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Accurate Perceptions On Race Relations And Gender Roles “Gone With The Wind”

1252 words - 6 pages

Mahmoud Mandour

Mrs. Kuhl

English Lang. and Lit.

25th February 2013


I chose to write a movie review, as a critic pointing out the inaccurate depictions made through characters in the movie, ‘Gone With The Wind”. What motivated me to do this, is that it is difficult to criticize movies as successful as this. So, I wrote this as a critic pointing out some huge flaws in the portrayals made through the movie’s characters, rather than focus on the story plot, like other movie reviews. The audience I target for this critique, is any “GWTW” fan that thinks this movie is flawless. This written task is intended to focus on part 1 of the course, as language in this movie ...view middle of the document...

A depiction of an indeed significant event in American history that focuses on a southern girl’s romantic life, leaving viewers with a warm feeling towards a great story that was beautifully told. An almost four hour screenplay interpretation of a novel that’s over 1000 pages, told in detail that matches every word in the book. In other words, the intriguing plot of the movie is undoubtedly succeeding in Hollywood. However, the controversial portrayal of some of the characters in the story are rather striking, and given the rapidly growing audience of the movie, shape inaccurate perceptions about gender roles, and race relations at the Confederate States during the American Civil War.

An issue clearly evident in this movie, is male attractiveness according to their wealth and social status. Throughout the whole movie, Rhett Butler, played by Clark Gable has several attempts in wooing Scarlett O'Hara, played by Vivien Leigh. All attempts fail and end negatively, except two. The first was successfully bidding $150 to dance with Scarlet. Up to that point, Scarlet had showed nothing but reluctance towards Mr. Butler. However, when he bids money for her, she suddenly expresses interest and excitement towards the character she rejected more than once. What makes money in this scene seem even more effective with women, is the fact that to everyone else in the scene, Scarlet was in a “mourning period’, over her husband’s death in the war. Therefore a woman changing her mind ever so quickly about a man, and heavily damaging her social image by dancing with a stranger during her mourning period, expresses the huge power that money had over women at the time. This same issue occurs again when Scarlet desperately makes a dress out of a curtain, to look pretty when asking Mr. butler for money at the jail he was imprisoned in. This scenario again showed how a woman went out of her way for a man’s money.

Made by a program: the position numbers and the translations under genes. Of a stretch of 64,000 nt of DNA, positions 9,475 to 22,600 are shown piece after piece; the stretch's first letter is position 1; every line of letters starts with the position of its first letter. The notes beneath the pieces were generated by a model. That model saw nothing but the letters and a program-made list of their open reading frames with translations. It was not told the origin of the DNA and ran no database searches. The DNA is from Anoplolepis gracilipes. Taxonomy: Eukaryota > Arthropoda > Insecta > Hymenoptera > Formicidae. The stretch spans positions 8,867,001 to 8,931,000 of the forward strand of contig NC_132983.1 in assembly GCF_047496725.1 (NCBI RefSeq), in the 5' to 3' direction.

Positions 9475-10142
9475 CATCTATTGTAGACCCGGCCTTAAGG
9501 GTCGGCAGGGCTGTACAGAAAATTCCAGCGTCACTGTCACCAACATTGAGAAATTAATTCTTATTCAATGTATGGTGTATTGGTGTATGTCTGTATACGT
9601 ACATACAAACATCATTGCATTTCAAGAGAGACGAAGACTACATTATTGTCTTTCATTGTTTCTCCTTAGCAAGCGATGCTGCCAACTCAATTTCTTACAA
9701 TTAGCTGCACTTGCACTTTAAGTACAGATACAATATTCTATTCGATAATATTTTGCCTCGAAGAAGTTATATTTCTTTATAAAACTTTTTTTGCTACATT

A second example is the positive reinforcement of male abusive and somewhat violent behaviors towards women. This is apparent the infamous scene in which Rhet Butler threatens Scarlet with violence, forcefully carries her to bed, and basically rapes her. Although Scarlett does fight back a bit in this segment, ultimately Rhett wins out, taking her against her will.  What I find the most disturbing, though, is that toward the end of the clip you can see Scarlett the next morning with a smile on her face thinking back on how she actually enjoyed the experience.  To me, this tells the audience it is alright to treat women this way because they...

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